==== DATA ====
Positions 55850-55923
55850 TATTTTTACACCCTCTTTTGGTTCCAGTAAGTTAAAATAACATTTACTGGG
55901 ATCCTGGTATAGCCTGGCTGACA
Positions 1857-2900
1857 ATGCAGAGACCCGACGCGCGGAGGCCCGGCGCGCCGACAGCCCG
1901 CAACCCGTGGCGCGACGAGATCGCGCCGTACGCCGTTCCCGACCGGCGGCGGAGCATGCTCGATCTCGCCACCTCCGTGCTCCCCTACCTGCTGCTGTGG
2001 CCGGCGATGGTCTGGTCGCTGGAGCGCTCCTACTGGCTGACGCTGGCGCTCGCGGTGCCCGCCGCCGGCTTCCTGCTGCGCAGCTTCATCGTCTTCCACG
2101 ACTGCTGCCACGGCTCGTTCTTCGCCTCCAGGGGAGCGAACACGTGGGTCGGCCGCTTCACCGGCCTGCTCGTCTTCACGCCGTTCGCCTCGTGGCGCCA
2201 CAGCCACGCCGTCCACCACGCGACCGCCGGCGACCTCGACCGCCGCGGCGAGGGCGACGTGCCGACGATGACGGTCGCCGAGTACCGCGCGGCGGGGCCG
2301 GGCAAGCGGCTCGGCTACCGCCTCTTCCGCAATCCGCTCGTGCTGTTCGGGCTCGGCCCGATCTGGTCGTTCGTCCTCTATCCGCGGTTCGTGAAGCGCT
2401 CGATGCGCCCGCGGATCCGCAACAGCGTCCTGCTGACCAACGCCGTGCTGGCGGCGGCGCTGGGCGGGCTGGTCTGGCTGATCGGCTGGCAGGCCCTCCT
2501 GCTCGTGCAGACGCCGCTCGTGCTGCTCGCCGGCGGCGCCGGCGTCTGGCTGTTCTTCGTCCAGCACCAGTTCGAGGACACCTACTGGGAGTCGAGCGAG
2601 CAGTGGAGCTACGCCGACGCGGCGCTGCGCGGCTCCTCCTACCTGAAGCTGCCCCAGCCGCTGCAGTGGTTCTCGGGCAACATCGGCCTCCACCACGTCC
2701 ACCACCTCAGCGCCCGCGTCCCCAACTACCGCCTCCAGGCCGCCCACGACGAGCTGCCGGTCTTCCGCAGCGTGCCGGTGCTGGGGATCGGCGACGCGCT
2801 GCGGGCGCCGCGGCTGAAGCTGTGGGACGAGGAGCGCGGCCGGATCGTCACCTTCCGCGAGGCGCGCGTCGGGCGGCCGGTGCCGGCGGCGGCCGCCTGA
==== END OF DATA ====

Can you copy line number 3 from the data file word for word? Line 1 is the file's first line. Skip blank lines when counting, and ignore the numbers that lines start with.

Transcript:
55901 ATCCTGGTATAGCCTGGCTGACA